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Turnaround Letter
Out-of-Favor Stocks with Real Value

July 14, 2023

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Wells Fargo & Company (WFC) reported second-quarter results this morning, and we comment on the report.

Shares of ESAB Corp (ESAB) have crossed our $68 price target so we are now formally reviewing the rating and price target.

Next week, Nokia (NOK) and First Horizon (FHN) report earnings, with Nokia issuing a profit warning. The deluge starts the following week with twelve companies reporting.

Earnings Updates

Wells Fargo & Co. (WFC) – Wells Fargo is one of the nation’s largest banks. Under its previously weak leadership, the company never fully recovered from the 2009 financial crisis and its loose compliance culture led to a fake accounts scandal and other reputation-tarnishing problems. The bank remains under heavy regulatory scrutiny, which includes a cap on the bank’s asset size. Under new CEO Charles Scharf, the bank is aggressively restructuring its operations, cost structure and regulatory compliance.

Wells reported a decent second quarter with revenues and earnings beating estimates. The bank continues to grind forward toward higher profitability and capital strength even as its regulatory and operational turnaround remains a work in progress. Trading at 120% of tangible book value per share of $36.53 and offering a reasonable 3.2% yield on the recently raised dividend of $0.35/quarter, Wells Fargo shares are attractive.

In the quarter, revenues rose 20% from somewhat depressed results a year ago and were 2% above estimates. Earnings of $1.25/share rose 56% from depressed year-ago results of $0.80/share and rose 2% from the first quarter. Earnings were about 9% above the consensus estimate.

Wells is broadly recovering from weak revenues a year ago and incrementally generating growth from the first quarter. Net interest income rose sharply from a year ago as the bank was able to boost the yields on its assets faster than the interest rates on its liabilities. Compared to the first quarter, the bank made incremental progress on net interest income.

So far, Wells is navigating the rising interest rate environment reasonably well. Deposits fell 1% from the first quarter and 7% from a year ago, indicating that some depositors are moving to higher-yielding accounts elsewhere. However, it appears that the bank is attracting “safety” deposits from other banks that are perceived to be weaker. Wells paid, on average, 1.63% interest on its deposits, up from essentially zero a year ago.

Fee income improved incrementally while expenses remain under control. The bank continues to build reserves for future credit losses (reserves equal 1.50% of total loans) faster than the modest pace that its credit losses are increasing. This quarter, its reserve increase was 2.4x its credit losses compared to a 0.7x increase a year ago. Wells’ exposure to commercial real estate (CRE) appears readily manageable and its related reserves look robust.

The return on assets of 1.05% and return on equity of 11.4% indicate that the bank is performing relatively well. Wells’ capital level is sturdy enough for now, with a CET1 ratio of 10.7%. This improved from 10.4% a year ago but ticked down from 10.8% in the first quarter – a respectable showing given the share buybacks (about 3% of the share count since a year ago), dividend, credit reserve boost and other headwinds.

Friday, July 14, 2023, Subscribers-Only Podcast:

Covering recent news and analysis for our portfolio companies and other topics relevant to value/contrarian investors.

Today’s podcast is about 7½ minutes and covers:

Comments on recommended companies

  • Volkswagen (VWAGY) – getting savvier with its marketing and also replaced the head of Audi with an impressive former Porsche product development executive.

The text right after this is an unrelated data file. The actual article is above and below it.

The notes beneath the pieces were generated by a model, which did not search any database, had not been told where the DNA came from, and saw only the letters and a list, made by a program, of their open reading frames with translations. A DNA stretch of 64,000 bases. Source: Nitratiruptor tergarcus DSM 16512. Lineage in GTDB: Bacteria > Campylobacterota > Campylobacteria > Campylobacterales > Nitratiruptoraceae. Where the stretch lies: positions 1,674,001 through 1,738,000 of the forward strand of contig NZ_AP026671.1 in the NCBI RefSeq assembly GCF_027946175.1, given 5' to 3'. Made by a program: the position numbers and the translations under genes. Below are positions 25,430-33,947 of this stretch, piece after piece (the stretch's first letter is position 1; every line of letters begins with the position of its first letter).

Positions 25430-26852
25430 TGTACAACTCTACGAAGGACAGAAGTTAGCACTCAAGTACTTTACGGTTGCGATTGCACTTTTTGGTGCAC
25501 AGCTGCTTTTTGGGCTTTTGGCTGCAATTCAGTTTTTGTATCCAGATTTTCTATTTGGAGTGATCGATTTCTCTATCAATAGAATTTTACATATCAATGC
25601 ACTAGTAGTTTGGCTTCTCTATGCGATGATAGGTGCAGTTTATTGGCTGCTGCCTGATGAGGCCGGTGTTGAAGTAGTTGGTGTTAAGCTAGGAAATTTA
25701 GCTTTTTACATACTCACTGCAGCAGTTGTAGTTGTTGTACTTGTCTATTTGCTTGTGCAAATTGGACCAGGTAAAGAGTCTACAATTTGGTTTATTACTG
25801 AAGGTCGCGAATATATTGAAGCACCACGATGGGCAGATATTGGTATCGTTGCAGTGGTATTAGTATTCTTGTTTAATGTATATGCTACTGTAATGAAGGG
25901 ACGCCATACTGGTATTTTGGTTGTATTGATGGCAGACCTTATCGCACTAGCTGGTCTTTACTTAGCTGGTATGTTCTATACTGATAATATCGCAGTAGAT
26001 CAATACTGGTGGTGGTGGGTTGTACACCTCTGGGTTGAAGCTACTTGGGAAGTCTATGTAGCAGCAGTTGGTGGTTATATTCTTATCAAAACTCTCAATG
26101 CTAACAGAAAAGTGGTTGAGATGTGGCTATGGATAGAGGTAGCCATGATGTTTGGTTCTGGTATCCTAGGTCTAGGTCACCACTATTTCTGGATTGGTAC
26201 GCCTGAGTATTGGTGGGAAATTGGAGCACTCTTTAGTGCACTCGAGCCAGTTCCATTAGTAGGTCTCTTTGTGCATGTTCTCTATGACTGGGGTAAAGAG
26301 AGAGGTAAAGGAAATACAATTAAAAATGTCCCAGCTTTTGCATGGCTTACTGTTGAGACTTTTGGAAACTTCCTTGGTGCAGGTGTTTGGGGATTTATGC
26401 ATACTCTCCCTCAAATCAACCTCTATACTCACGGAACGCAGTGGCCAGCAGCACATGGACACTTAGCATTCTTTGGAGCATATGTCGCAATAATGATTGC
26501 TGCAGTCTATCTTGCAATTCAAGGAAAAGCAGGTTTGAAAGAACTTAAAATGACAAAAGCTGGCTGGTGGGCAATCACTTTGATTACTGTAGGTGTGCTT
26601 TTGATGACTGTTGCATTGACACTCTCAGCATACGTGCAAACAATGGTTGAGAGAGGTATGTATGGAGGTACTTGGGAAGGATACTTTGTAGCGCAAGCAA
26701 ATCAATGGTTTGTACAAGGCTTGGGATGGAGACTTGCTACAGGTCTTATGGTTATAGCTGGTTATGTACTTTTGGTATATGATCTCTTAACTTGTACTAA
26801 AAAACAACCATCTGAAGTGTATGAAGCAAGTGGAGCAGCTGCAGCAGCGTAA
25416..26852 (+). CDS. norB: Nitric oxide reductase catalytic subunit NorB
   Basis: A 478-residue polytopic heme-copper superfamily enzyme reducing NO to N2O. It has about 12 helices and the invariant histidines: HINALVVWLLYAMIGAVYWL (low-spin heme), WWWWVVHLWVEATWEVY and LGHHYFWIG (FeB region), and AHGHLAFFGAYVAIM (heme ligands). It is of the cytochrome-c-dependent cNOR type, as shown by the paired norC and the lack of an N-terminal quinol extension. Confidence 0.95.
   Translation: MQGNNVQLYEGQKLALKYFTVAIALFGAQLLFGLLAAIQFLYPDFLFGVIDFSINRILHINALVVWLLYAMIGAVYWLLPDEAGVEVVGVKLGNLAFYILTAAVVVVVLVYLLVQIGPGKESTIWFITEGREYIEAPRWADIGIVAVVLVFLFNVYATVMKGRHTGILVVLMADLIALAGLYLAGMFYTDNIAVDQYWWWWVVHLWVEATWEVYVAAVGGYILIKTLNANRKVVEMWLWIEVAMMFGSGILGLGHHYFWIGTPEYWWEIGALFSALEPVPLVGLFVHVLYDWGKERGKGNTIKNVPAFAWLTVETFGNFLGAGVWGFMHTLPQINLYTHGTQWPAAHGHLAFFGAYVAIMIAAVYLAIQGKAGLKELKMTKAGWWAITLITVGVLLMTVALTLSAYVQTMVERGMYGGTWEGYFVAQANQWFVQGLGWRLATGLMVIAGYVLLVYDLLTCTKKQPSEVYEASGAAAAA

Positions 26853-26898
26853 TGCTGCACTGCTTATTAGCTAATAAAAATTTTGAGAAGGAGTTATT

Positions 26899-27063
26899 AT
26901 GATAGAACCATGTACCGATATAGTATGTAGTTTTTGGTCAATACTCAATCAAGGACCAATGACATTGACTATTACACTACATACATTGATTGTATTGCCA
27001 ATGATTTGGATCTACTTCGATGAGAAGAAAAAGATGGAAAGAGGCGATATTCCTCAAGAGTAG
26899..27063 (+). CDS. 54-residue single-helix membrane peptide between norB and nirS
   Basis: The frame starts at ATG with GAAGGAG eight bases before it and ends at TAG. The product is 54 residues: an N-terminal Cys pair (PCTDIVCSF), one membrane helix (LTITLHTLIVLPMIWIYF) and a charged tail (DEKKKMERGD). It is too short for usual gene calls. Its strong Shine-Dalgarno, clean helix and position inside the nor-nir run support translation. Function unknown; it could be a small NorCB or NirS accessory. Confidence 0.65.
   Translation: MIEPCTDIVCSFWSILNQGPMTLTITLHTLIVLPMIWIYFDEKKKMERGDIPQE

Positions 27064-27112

• Newell Brands (NWL) – while its turnaround has been immensely disappointing, there is new hope.
  • Elanco Animal Health (ELAN) – FDA affirms the safety of its Soresto flea and tick collars.
  • Bayer AG (BAYRY) – Rumors fly but are denied that the company will spin off its crop science division.
  • Nokia (NOK) – trims its full-year revenue and margin guidance.
Market CapRecommendationSymbolRec.
Price at
7/14/23Current YieldRating and Price Target
Small capGannett CompanyGCIAug 20179.22 2.72 - Buy (9)
Small capDuluth HoldingsDLTHFeb 20208.68 6.37 - Buy (20)
Small capDril-QuipDRQMay 202128.28 25.67 - Buy (44)
Small capL.B. FosterFSTRJul 202313.60 14.14 - Buy (44)
Mid capMattelMATMay 201528.43 21.82 - Buy (38)
Mid capAdient plcADNTOct 201839.77 42.07 - Buy (55)
Mid capXerox HoldingsXRXDec 202021.91 16.096.2%Buy (33)
Mid capViatrisVTRSFeb 202117.43 10.294.7%Buy (26)
Mid capTreeHouse FoodsTHSOct 202139.43 50.79 - Buy (60)
Mid capKaman CorporationKAMNNov 202137.41 24.273.3%Buy (57)
Mid capThe Western Union Co.WUDec 202116.40 12.247.7%Buy (25)
Mid capBrookfield ReBNREJan 202261.32 34.621.6%Buy (93)
Mid capPolarisPIIFeb 2022105.78 129.71 - Buy (160)
Mid capGoodyear Tire & RubberGTMar 202216.01 15.46 - Buy (24.50)
Mid capJanus Henderson GroupJHGJun 202227.17 29.035.4%Buy (67)
Mid capESAB CorpESABJul 202245.64 69.111.4%Buy (68)
Mid capSix Flags EntertainmentSIXDec 202222.60 25.37 - Buy (35)
Mid capKohl’s CorporationKSSMar 202332.43 25.018.0%Buy (50)
Mid capFirst Horizon CorpFHNApr 202316.76 12.724.7%Buy (24)
Mid capFrontier Group HoldingsULCCApr 20239.49 9.87 - Buy (15)
Large capGeneral ElectricGEJul 2007304.96 111.280.3%Buy (160)
Large capNokia CorporationNOKMar 20158.02 4.352.1%Buy (12)
Large capMacy’sMJul 201633.61 15.774.2%Buy (25)
Large capToshiba CorporationTOSYYNov 201714.49 16.236.4%Buy (28)
Large capHolcim Ltd.HCMLYApr 201810.92 13.713.2%Buy (16)
Large capNewell BrandsNWLJun 201824.78 9.892.8%Buy (39)
Large capVodafone Group plcVODDec 201821.24 9.5910.6%Buy (32)
Large capBerkshire HathawayBRK.BApr 2020183.18 343.54 - HOLD
Large capWells Fargo & CompanyWFCJun 202027.22 43.713.2%Buy (64)
Large capWestern Digital CorporationWDCOct 202038.47 39.36 - Buy (78)
Large capElanco Animal HealthELANApr 202127.85 10.60 - Buy (44)
Large capWalgreens Boots AllianceWBAAug 202146.53 29.746.4%Buy (70)
Large capVolkswagen AGVWAGYAug 202219.76 17.245.3%Buy (70)
Large capWarner Bros DiscoveryWBDSep 202213.13 13.10 - Buy (20)
Large capCapital One FinancialCOFNov 202296.25 114.182.1%Buy (150)
Large capBayer AGBAYRYFeb 202315.41 14.163.8%Buy (24)
Large capTyson FoodsTSNJun 202352.01 52.973.6%Buy (78)

What the Heck Is EBITDA and Why Does It Matter?

I recently wrote the article (below) about “What the Heck Is EBITDA and Why Does It Matter.” We sent it as part of the Cabot Daily newsletter, and I thought you might find it interesting and useful.